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'PS4, Xbox 720 aren't the next generation - your TV is'

If consoles forget what they're for, they'll be passed up, reckons Gaikai's David Perry

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"But if they enter the market as media hubs, there are tons already on sale - the TiVos, Boxees, Rokus and everything else - and all they're doing is entering their space, and the one thing they're bringing with them is games. The problem is, they are $500." As opposed to $90 to $100.

Your next console: a TV

What is Perry's solution to the creeping multimedia-isation of consoles? "The thing is, the cloud gaming stuff is running off much more expensive hardware than what Sony will ever be able to put in its box. It's a bit like the arcade days, when the arcade machines were $10,000 and you were paying for your time on them.

"Once the other media hubs can have games - and I don't mean Checkers, but things like Call of Duty - the public will get confused. With that in mind, who is able to make a TV? Sony is already making them, so it will have to take all that stuff into its TVs.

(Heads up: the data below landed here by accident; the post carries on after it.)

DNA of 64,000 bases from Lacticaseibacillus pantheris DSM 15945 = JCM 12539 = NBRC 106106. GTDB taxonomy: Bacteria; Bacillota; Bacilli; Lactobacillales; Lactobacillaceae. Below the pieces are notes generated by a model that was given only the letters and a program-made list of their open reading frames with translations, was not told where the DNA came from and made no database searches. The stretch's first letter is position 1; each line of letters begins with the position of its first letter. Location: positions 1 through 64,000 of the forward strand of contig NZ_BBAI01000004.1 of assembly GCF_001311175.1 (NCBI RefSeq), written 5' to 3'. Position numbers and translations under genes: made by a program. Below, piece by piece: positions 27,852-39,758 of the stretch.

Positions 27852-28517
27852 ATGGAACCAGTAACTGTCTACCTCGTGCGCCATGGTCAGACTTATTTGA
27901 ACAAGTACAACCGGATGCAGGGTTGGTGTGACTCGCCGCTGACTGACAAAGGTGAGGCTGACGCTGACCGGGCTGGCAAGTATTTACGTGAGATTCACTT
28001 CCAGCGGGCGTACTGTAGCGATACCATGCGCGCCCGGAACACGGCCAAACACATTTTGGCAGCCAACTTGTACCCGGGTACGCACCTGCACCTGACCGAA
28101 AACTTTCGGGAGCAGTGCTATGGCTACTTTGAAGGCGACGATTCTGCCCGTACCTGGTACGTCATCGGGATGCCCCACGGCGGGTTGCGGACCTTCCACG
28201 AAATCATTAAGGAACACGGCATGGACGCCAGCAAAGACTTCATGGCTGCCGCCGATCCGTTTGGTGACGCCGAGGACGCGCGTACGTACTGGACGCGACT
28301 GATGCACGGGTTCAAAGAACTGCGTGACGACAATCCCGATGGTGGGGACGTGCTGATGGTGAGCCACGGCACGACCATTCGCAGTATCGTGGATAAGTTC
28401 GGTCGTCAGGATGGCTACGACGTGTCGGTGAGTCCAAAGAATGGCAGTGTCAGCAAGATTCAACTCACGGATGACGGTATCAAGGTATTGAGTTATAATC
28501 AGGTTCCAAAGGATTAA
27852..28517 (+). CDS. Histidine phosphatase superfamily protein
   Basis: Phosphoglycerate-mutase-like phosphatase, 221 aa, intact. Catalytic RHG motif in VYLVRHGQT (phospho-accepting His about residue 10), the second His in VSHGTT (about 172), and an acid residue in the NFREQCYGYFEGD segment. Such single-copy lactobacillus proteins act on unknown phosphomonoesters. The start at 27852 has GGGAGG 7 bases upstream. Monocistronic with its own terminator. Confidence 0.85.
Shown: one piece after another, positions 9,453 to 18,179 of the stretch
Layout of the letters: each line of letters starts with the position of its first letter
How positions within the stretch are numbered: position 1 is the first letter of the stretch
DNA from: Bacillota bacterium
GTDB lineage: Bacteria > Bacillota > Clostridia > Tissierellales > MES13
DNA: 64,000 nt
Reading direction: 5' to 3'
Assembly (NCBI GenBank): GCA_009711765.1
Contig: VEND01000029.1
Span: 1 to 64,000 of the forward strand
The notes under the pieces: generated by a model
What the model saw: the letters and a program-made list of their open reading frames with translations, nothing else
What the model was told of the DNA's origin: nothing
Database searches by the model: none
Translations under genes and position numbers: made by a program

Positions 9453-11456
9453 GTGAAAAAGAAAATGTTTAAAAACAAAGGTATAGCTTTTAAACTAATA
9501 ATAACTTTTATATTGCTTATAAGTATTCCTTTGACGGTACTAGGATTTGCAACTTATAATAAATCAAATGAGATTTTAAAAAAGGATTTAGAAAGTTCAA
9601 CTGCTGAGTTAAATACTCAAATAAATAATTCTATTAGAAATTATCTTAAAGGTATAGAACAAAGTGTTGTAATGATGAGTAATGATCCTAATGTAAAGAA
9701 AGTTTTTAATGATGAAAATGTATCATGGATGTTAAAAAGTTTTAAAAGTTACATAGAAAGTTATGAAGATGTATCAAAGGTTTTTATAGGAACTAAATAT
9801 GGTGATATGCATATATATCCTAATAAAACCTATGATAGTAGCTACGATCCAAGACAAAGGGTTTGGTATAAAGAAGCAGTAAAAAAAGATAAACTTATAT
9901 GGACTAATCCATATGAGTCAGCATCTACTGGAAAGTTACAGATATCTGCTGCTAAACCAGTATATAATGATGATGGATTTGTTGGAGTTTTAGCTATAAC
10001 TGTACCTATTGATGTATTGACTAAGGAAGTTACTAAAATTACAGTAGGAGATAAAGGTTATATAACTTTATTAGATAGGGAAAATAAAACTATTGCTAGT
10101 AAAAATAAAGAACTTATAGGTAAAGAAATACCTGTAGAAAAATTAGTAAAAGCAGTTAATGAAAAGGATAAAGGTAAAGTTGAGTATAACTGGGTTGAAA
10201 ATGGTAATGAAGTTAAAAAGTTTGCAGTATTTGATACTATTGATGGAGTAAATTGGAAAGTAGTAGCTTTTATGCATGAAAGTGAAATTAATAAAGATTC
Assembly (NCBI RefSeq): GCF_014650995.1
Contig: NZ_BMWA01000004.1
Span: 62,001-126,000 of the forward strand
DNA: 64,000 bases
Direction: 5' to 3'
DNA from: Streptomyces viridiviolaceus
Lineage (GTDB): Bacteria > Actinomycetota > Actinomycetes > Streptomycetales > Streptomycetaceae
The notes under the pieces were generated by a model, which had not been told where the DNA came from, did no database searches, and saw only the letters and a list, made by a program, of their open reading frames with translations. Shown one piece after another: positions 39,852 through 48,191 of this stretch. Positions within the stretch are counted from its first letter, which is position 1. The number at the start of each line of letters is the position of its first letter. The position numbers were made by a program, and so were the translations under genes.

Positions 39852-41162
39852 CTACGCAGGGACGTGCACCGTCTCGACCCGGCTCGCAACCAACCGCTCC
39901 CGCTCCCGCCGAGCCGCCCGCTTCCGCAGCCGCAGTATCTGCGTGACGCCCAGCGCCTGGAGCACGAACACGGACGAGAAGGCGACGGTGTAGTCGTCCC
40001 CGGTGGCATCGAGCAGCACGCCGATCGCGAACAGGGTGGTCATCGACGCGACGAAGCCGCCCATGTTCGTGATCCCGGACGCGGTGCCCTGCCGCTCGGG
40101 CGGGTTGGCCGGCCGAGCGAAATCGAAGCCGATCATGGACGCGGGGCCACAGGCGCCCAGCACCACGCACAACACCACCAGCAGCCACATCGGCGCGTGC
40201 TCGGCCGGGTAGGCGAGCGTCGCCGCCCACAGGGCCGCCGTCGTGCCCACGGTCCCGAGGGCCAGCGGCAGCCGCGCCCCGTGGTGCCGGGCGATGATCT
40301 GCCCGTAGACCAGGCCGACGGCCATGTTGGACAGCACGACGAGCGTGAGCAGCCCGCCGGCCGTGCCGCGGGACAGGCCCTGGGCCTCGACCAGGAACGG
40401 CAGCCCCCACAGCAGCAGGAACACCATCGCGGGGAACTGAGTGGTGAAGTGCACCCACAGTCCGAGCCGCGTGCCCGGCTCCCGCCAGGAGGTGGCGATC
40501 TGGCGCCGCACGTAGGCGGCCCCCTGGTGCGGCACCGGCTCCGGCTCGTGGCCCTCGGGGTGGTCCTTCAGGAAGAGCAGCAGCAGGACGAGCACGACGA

Zoom

"So: my prediction is that Microsoft will have to make a TV. What choice do they have? There have been lots of reports that Apple has bought out a large LCD panel-making company. It's pretty obvious that they're on the trail too."

Sadly, Perry passed up an opportunity for extra mischief by suggesting that Microsoft could brand that TV as the Zune and, of course, self-interest underpins his words: Gaikai recently signed a deal to embed its technology in LG's televisions. But he's right to highlight the dangers with which console manufacturers flirt when they forget what consoles are supposed to be.

Microsoft seems particularly bad at that: you often get the impression that it forgets a world exists beyond America. As evinced by the impossibility of getting far enough away from a Kinect in order for it to work in the average-sized British living room, or its refusal to countenance that, unlike Americans, Brits already paying a subscription for Xbox Live might be reluctant to add subscriptions for Netflix, LoveFilm and their ilk.

At least Sony doesn't extract a subscription for the PSN; nor has it redesigned the XMB in order to push games to the back. And the half-hearted nature of Nintendo's attempts to add non-gaming services to the Wii could actually end up working in the company's favour.

So, the next generation of consoles need to be presented as consoles - not media whatevers or entertainment whatevers. Otherwise they will be ignored in favour of Web-enabled TVs. Whoever embraces that concept most enthusiastically may just end up winning.

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